Other ACIA speakers had similar reflections. So did police officials Asbjørn Rachlew and Geir-Egil Løken at their separate presentation. When a questioner in the audience asked how Norwegian society was changed by the terror attack, Rachlew pointed to a news photograph projected on the screen behind him, showing the crowd on the square in front of Oslo’s City Hall with upraised arms holding red roses. Rachlew told his audience:
This is our response. Hundred of thousands of people hitting the street with one rose in their hand. The mantra of the Norwegian people was that if one man can express so much hatred alone; imagine how much love we can express together. That was our mantra and this was the reaction.
The public reaction might have been different, Rachlew acknowledged, if the attacker had been a Muslim extremist, as many Norwegians assumed when the attacks were first reported. In the first two hours, before it was known that the terrorist was Norwegian, “there were some brown hours,” Rachlew said — “brown” being a reference to Fascism:
I think a certain type of people in my country felt ah yes, it’s they. I am talking about the Muslims, because there was uncertainty for couple of hours. Whether or not the Norwegian people would have turned out in hundred of thousands like this if it was Al Qaeda, as was one of the greater possibilities in the first couple of hours when we did not know it was a Norwegian — how the nation would have responded, we do not know for sure. But this was the reaction we saw.
His colleague Geir-Egil Løken added:
This is how we like to think we would have responded anyway. We will never know. There were some stories about Muslims being harassed in the streets, but fortunately Breivik was arrested quite early. His name and picture were released almost immediately, which stopped any brown incidents from happening, brown as in fascist incidents.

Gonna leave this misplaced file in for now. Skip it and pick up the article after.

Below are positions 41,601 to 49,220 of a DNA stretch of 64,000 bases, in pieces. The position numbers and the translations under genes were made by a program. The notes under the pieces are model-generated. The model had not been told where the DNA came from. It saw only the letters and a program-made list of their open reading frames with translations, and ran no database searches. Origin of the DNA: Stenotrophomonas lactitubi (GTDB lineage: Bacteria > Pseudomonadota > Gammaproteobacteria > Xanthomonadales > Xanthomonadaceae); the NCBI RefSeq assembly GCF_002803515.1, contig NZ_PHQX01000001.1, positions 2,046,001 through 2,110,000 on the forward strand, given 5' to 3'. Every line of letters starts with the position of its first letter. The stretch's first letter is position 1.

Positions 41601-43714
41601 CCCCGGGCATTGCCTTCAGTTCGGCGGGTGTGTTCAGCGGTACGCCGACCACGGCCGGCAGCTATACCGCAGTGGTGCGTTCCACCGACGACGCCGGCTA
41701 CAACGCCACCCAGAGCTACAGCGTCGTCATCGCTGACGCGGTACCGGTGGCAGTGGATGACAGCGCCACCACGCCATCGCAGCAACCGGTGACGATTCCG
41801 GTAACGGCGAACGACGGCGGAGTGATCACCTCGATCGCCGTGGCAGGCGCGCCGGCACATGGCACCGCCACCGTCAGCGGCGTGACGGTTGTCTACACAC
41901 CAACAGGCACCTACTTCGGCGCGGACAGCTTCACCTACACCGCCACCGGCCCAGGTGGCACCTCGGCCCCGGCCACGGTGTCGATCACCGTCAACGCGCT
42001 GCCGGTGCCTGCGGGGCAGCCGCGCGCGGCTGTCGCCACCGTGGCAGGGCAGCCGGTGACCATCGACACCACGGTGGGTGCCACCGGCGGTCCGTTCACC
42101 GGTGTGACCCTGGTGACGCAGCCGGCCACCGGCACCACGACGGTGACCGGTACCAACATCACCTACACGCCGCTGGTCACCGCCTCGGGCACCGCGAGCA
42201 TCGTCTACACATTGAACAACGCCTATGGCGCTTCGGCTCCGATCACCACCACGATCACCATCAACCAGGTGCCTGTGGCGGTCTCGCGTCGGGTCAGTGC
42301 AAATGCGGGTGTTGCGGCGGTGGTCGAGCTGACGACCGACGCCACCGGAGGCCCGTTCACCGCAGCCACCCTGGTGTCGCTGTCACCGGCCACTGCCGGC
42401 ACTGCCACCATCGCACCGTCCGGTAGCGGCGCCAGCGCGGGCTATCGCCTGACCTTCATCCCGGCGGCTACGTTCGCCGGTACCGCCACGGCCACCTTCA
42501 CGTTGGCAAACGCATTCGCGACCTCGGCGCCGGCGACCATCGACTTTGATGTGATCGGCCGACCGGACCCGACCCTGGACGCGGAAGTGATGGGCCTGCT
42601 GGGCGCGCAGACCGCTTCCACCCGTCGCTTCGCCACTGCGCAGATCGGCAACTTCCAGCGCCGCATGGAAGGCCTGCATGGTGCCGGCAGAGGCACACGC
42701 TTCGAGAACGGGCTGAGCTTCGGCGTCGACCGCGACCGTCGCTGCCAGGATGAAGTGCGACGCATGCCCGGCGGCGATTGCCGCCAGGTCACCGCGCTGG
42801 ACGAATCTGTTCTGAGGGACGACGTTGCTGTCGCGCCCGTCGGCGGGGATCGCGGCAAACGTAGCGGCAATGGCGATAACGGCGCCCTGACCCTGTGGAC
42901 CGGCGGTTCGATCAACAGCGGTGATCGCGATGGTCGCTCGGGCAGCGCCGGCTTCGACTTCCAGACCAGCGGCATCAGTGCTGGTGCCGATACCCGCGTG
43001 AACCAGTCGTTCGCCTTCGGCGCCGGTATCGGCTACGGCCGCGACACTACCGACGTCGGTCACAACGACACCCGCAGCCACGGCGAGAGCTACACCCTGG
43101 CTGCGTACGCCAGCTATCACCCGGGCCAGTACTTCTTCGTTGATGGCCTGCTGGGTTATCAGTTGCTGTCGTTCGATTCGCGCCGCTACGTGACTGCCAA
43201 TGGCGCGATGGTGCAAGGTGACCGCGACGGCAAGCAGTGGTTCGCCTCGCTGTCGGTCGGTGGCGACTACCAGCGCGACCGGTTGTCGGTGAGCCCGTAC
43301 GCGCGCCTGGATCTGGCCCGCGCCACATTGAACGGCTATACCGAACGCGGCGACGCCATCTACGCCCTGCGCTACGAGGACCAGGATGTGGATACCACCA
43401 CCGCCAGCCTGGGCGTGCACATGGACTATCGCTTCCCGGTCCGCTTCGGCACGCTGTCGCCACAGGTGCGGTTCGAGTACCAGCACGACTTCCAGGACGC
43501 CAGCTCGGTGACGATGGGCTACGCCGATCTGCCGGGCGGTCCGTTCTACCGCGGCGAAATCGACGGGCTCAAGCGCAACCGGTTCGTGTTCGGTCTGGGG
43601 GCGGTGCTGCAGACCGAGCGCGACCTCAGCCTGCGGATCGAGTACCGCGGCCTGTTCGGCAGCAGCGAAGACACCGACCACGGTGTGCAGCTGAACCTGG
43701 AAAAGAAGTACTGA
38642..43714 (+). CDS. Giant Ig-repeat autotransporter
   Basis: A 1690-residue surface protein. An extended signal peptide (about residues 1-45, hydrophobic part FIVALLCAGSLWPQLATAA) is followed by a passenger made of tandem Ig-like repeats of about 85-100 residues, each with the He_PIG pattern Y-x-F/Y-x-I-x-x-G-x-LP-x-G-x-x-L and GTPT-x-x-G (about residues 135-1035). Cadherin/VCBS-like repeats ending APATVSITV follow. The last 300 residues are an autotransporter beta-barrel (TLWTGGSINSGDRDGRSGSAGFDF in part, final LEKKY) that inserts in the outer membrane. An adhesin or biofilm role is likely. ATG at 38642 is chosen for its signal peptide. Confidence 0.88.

People should remember, Rachlew said,
that Breivik himself wanted us to break those values. He said that one of his objectives was to haveNorwaybreak their values, and he was very open about that because then it would become evident, as he says, that what we believe in and the way we rule our country is just bullshit. That is his opinion. He believes that the way we are running our nation, an open nation with equality etcetera, is wrong, because he feels thatEuropeis under attack and so he wants to generate that we break our values. That would create more extremists on both sides, and he wants a revolution. So if we did sink down to his level then we would lose the kind of attitude that we have.
For Kjetil Stormark, the popular narrative of Norway’s reactions is valid but not the whole story. “‘Love not hate,’ this was the Norwegian response, but I do not think that is entirely true,” Stormark told the ACIA meeting. As evidence he showed some of the messages he found in Breivik’s e-mail and social media accounts.